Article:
In this paper, we discuss the possibility of applying rule abstraction, a method designed to understand emergent systems, to the physiology of the brain. Rule abstraction reduces complex systems into simpler subsystems, each of which are then understood in terms of their respective subsystems.
This process aids in the understanding of complex systems and how behavior emerges from the low-level interactions. We believe that this technique can be applied to the brain in order to understand the mind and its essential cognitive phenomena. Once a sufficient model of the brain and mind is created, our framework could then be used to build artificial general intelligence that is based on human intelligence. …
Jan Scheffel - 02 August 2019
volume 30, pages 289–312(2020) - Axiomathes
The mind–body problem is analyzed in a physicalist perspective. By combining the concepts of emergence and algorithmic information theory in a thought experiment, employing a basic nonlinear process, it is shown that epistemologically emergent properties may develop in a physical system. Turning to the significantly more complex neural network of the brain it is subsequently argued that consciousness is epistemologically emergent. Thus reductionist understanding of consciousness appears not possible; the mind–body problem does not have a reductionist solution. The ontologically emergent character of consciousness is then identified from a combinatorial analysis relating to universal limits set by quantum mechanics, implying that consciousness is fundamentally irreducible to low-level phenomena.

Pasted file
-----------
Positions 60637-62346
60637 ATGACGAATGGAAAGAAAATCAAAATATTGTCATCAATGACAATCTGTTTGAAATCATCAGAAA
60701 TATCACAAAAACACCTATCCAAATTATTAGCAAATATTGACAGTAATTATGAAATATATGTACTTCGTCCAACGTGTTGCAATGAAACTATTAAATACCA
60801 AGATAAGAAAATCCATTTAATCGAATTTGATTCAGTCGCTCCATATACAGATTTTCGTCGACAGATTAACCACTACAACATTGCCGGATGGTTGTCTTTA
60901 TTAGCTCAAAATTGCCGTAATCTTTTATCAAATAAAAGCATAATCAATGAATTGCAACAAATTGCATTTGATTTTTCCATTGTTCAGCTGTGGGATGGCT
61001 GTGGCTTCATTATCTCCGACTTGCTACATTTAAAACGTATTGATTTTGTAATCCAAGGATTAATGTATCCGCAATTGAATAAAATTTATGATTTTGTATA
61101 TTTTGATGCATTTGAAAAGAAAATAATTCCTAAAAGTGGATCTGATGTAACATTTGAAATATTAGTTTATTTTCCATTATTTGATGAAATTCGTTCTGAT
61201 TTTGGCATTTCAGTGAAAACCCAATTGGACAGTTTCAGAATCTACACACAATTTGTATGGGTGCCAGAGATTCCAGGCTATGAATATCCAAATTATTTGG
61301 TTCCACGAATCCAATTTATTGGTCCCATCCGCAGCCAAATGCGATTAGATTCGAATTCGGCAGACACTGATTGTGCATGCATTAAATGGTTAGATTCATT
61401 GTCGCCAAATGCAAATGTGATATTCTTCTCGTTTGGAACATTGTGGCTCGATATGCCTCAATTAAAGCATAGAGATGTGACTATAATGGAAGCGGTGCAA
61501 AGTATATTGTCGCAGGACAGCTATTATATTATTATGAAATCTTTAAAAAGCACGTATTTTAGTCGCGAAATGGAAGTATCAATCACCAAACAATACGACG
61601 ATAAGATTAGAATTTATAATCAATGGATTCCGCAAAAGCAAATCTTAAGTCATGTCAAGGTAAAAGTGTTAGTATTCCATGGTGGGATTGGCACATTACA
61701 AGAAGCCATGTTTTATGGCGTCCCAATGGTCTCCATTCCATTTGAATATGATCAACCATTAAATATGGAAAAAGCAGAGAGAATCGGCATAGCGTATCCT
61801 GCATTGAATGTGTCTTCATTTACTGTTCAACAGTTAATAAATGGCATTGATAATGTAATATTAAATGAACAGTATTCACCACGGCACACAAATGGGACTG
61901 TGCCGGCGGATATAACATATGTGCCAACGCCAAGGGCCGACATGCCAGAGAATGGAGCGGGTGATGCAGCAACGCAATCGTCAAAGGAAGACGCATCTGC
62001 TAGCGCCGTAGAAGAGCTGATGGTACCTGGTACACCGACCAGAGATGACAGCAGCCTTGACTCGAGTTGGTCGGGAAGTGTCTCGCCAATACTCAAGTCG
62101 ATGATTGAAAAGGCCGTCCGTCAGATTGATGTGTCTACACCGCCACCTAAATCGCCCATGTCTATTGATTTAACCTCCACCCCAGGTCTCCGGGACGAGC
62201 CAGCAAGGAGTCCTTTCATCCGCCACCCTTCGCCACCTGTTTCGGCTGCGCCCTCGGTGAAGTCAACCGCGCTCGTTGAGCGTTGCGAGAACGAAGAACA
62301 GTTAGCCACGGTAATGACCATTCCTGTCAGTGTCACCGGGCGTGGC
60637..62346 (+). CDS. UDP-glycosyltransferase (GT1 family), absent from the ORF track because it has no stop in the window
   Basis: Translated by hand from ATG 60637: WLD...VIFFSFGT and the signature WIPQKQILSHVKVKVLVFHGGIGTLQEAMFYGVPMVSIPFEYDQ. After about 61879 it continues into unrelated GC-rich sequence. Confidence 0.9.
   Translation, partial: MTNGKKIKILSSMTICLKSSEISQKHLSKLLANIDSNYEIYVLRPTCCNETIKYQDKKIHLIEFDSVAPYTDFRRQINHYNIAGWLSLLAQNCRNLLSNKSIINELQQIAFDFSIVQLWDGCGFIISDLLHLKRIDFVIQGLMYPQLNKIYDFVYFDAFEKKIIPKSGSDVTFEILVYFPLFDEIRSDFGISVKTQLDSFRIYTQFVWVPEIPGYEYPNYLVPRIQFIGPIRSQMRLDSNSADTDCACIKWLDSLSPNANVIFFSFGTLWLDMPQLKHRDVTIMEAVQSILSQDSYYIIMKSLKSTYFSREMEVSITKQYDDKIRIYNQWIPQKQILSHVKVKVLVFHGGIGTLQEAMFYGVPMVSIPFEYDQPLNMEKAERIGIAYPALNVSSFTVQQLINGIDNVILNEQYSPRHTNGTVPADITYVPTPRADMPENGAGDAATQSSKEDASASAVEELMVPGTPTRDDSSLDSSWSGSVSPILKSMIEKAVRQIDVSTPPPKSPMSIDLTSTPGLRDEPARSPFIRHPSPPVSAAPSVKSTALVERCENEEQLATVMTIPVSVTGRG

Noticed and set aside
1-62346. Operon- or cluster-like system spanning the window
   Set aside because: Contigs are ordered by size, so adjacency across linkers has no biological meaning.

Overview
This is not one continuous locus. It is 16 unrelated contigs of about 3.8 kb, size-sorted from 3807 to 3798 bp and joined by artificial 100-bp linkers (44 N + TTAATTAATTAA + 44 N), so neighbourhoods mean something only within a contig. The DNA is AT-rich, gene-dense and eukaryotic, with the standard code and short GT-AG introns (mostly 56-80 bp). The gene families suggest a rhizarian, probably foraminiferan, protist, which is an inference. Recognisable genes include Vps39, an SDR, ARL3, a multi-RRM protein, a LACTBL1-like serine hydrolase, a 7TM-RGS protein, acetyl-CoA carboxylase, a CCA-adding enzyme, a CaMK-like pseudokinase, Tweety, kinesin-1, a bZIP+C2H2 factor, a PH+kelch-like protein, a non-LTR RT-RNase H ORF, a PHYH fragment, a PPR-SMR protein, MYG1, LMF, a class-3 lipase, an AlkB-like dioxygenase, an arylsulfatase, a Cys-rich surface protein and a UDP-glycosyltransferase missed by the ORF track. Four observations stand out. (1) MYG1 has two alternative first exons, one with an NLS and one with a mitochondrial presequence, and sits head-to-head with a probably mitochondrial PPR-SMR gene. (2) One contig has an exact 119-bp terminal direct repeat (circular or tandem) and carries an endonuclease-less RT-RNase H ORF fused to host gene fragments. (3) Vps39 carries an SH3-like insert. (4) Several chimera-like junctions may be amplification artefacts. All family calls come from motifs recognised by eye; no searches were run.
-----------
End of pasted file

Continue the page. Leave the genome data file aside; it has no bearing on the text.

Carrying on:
Understanding consciousness is a central problem in philosophy. The literature produced through the centuries, relating to the ‘mind–body’ problem, is also vast. A subset of some 2500 articles on theories of consciousness can be found in PhilPapers (2019). An apparent difficulty lies in the fact that while we normally seek scientific understanding from a reductionist perspective, in which the whole is understood from its constituents, consciousness has for millions of years naturally evolved into an extremely complex system with advanced high-level properties.